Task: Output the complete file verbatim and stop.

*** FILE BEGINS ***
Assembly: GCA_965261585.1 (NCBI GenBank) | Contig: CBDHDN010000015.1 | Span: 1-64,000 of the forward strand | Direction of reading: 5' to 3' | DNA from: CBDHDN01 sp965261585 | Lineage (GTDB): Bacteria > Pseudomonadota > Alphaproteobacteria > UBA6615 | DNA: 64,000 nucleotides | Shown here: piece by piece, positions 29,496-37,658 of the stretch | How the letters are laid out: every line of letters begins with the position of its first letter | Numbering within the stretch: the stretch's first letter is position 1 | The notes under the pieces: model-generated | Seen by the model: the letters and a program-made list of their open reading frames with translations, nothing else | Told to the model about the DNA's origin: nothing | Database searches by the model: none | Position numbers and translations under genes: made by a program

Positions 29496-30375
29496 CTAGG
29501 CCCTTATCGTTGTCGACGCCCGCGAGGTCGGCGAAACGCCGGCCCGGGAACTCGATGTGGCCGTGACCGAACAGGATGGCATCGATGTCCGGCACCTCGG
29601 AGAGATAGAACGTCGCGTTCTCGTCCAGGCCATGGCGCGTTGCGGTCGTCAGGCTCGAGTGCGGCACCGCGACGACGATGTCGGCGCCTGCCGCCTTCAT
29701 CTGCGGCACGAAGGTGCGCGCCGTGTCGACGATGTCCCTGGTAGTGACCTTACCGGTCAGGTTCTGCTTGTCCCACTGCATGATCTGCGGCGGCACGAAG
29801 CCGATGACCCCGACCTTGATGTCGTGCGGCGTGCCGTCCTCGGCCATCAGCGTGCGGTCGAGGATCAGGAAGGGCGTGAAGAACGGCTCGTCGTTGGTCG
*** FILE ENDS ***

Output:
Assembly: GCA_965261585.1 (NCBI GenBank) | Contig: CBDHDN010000015.1 | Span: 1-64,000 of the forward strand | Direction of reading: 5' to 3' | DNA from: CBDHDN01 sp965261585 | Lineage (GTDB): Bacteria > Pseudomonadota > Alphaproteobacteria > UBA6615 | DNA: 64,000 nucleotides | Shown here: piece by piece, positions 29,496-37,658 of the stretch | How the letters are laid out: every line of letters begins with the position of its first letter | Numbering within the stretch: the stretch's first letter is position 1 | The notes under the pieces: model-generated | Seen by the model: the letters and a program-made list of their open reading frames with translations, nothing else | Told to the model about the DNA's origin: nothing | Database searches by the model: none | Position numbers and translations under genes: made by a program

Positions 29496-30375
29496 CTAGG
29501 CCCTTATCGTTGTCGACGCCCGCGAGGTCGGCGAAACGCCGGCCCGGGAACTCGATGTGGCCGTGACCGAACAGGATGGCATCGATGTCCGGCACCTCGG
29601 AGAGATAGAACGTCGCGTTCTCGTCCAGGCCATGGCGCGTTGCGGTCGTCAGGCTCGAGTGCGGCACCGCGACGACGATGTCGGCGCCTGCCGCCTTCAT
29701 CTGCGGCACGAAGGTGCGCGCCGTGTCGACGATGTCCCTGGTAGTGACCTTACCGGTCAGGTTCTGCTTGTCCCACTGCATGATCTGCGGCGGCACGAAG
29801 CCGATGACCCCGACCTTGATGTCGTGCGGCGTGCCGTCCTCGGCCATCAGCGTGCGGTCGAGGATCAGGAAGGGCGTGAAGAACGGCTCGTCGTTGGTCG